| RIYADH, March 29
RIYADH, March 29 U.S. President Barack Obama
ended a four-nation foreign trip on Saturday at the same point
that he began it, still facing great uncertainty about a
diplomatic way out of the Ukraine crisis.
His diplomatic consultations at The Hague, Brussels and Rome
over the past week all resulted in a strong show of unity
between the United States and Europe that Russia must face
consequences should it move against southern or eastern Ukraine.
But whether European allies would be able to stomach the
type of crippling sanctions required to undermine the Russian
economy in a major way remained an open question, since some of
their own economies would be jolted as well.
A late-night phone call on Friday between Obama and Russian
President Vladimir Putin offered the possibility that Russia
might be willing to negotiate a diplomatic outcome.
But the news was greeted warily by U.S. officials who
wondered if Putin really wants to make a deal.
Obama talked to Putin just after meeting Saudi King Abdullah
where the civil war in Syria, another major bone of contention
between the United States and Russia, was a main topic of
U.S. officials now will "see whether Russians are serious
about diplomacy" on Ukraine, was how one senior Obama
administration official described the aftermath of the phone
Not lost on them was that the Russian government had assured
the West it would make no move against the Crimea region of
southern Ukraine. And then it did.
Now, with as many as 40,000 Russian troops massed on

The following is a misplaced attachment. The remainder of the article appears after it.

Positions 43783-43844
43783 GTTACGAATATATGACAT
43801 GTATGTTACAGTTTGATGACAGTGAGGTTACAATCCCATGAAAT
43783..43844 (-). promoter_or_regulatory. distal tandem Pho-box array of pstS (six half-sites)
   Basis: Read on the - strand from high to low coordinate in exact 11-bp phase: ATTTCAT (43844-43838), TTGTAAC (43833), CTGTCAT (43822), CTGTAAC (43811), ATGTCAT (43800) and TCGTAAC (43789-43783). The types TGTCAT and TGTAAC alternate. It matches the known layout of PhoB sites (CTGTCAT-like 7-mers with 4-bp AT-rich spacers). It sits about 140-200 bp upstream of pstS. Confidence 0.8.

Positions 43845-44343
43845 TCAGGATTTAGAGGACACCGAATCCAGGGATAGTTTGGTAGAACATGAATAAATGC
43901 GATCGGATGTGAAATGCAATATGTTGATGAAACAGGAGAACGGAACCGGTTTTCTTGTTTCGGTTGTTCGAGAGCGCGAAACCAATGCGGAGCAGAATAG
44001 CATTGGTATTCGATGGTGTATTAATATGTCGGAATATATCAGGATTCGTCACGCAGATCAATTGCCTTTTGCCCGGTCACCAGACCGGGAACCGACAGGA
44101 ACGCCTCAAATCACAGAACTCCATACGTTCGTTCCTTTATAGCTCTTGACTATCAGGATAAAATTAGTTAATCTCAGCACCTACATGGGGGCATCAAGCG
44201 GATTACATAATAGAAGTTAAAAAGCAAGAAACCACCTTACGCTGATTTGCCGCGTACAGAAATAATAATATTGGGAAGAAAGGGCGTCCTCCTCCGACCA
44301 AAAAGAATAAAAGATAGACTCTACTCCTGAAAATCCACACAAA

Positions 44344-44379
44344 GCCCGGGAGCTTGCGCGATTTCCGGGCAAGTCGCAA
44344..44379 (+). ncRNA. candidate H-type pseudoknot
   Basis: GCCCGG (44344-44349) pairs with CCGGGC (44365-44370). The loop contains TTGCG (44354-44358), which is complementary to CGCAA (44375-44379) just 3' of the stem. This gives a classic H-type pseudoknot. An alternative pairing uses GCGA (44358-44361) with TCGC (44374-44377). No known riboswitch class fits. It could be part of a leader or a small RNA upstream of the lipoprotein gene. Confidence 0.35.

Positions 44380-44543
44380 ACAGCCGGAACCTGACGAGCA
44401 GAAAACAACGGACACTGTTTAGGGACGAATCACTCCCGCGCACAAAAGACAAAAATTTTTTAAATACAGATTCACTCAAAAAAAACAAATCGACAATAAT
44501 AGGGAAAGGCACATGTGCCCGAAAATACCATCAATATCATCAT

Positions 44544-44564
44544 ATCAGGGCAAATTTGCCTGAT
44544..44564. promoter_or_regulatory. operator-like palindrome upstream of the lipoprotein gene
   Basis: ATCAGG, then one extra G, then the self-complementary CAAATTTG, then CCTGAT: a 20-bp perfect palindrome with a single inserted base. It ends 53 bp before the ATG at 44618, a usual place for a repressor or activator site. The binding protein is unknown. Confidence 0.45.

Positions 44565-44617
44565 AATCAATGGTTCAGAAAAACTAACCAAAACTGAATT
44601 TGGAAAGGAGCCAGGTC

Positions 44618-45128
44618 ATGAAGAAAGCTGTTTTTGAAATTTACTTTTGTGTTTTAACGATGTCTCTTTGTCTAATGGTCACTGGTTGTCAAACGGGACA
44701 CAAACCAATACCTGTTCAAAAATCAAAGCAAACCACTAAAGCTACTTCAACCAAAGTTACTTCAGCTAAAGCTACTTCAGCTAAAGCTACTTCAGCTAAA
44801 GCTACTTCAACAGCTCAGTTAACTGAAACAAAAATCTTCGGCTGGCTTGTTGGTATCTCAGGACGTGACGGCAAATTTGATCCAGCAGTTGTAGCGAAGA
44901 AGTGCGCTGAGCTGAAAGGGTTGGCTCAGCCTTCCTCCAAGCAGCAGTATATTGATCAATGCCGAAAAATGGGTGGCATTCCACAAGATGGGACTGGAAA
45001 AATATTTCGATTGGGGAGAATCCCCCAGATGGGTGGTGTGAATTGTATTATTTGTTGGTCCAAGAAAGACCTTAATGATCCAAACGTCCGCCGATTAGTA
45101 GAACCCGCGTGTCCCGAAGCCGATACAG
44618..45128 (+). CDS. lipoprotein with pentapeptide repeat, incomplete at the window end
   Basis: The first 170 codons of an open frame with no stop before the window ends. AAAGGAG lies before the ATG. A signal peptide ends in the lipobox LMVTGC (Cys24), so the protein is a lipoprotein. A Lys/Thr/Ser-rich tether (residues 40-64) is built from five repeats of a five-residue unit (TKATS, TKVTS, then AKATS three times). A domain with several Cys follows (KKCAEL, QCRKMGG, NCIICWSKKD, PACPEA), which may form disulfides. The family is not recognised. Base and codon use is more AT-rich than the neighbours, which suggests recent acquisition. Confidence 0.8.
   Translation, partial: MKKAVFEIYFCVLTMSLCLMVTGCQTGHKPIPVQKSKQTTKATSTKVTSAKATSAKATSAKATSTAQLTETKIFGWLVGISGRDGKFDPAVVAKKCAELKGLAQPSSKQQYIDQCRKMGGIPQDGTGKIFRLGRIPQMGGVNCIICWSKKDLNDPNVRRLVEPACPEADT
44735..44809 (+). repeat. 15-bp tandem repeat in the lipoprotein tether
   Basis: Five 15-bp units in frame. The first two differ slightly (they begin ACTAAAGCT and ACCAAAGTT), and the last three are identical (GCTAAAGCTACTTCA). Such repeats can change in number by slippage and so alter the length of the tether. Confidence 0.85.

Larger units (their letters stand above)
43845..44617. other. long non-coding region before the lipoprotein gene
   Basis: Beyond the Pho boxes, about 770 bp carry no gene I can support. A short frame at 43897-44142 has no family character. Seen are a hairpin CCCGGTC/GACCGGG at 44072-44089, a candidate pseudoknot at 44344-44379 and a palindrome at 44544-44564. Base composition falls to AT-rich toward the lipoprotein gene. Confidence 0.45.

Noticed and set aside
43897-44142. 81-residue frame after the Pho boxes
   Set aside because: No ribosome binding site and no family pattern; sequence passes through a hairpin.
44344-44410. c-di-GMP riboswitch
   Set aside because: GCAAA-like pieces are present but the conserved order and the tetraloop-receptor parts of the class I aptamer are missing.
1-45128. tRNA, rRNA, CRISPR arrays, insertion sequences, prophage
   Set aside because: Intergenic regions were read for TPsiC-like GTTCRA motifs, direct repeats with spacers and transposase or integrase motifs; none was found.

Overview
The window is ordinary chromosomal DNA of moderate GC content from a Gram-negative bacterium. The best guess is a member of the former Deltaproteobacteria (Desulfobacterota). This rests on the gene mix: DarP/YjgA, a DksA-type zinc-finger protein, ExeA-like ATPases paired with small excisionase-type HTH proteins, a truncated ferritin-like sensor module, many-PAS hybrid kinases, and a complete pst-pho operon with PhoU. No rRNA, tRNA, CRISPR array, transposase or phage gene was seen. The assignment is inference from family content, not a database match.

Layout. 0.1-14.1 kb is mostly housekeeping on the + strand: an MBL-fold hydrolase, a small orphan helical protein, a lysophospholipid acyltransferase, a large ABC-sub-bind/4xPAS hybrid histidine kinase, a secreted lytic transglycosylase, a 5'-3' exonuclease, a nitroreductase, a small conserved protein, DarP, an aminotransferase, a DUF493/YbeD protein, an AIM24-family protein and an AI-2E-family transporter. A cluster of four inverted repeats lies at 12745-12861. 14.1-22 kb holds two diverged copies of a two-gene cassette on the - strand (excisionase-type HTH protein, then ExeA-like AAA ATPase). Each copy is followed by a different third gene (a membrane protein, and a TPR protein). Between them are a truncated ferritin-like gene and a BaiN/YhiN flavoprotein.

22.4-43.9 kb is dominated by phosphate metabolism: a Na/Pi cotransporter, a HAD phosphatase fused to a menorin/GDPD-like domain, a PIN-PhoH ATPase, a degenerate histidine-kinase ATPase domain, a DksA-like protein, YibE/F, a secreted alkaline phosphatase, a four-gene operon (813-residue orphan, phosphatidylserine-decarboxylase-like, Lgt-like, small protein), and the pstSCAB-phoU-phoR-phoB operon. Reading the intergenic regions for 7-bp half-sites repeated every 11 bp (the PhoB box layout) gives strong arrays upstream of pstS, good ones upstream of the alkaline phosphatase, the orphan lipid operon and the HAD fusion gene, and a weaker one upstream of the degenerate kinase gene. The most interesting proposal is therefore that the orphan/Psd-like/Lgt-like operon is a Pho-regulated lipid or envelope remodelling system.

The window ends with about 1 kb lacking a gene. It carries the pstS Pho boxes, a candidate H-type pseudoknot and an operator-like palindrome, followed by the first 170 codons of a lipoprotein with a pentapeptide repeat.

Ukraine's border, U.S. officials are increasingly concerned.
In addition, the Russian statement on the Putin-Obama phone
call said the Russian president raised concerns about
Transnistria, the Russian-majority section of Moldova.
At the heart of subsequent negotiations expected by U.S.
Secretary of State John Kerry and Russian Foreign Minister
Sergei Lavrov is a U.S. diplomatic "off-ramp".
In it, international monitors would be deployed to Ukraine
to assure ethnic Russians are safe, there would be a pull back
of Russian forces, and a direct Russia-Ukraine dialogue.
To some extent U.S. officials are still guessing at Putin's
intentions in the region. During a visit to The Hague, Obama
said Russia was a "regional power" looking to exert influence in
"I think he's been willing to show a deeply held grievance
about what he considers to be the loss of the Soviet Union,"
Obama told CBS News in an interview on Friday.
"I think there's a strong sense of Russian nationalism and a
sense that somehow the West has taken advantage of Russia in the
past and that he wants to in some fashion, you know, reverse
that or make up for that."
Part of Obama's challenge is not just to convince the
Europeans the need for strong action but to persuade Americans
at home why they should be interested about what happens in a
distant part of the world.
A CBS News poll taken in recent days said 56 percent of
Americans approve of sanctions enacted thus far by the United
States and European nations, but 65 percent do not think the
U.S. should provide military aid and weapons to Ukraine.
In addition, 57 percent said the United States does not have
a responsibility to do something about Ukraine.
Obama himself said he could understand why people "might
decide to look the other way," but that the "international
order" must be protected.
(Editing by Sophie Hares)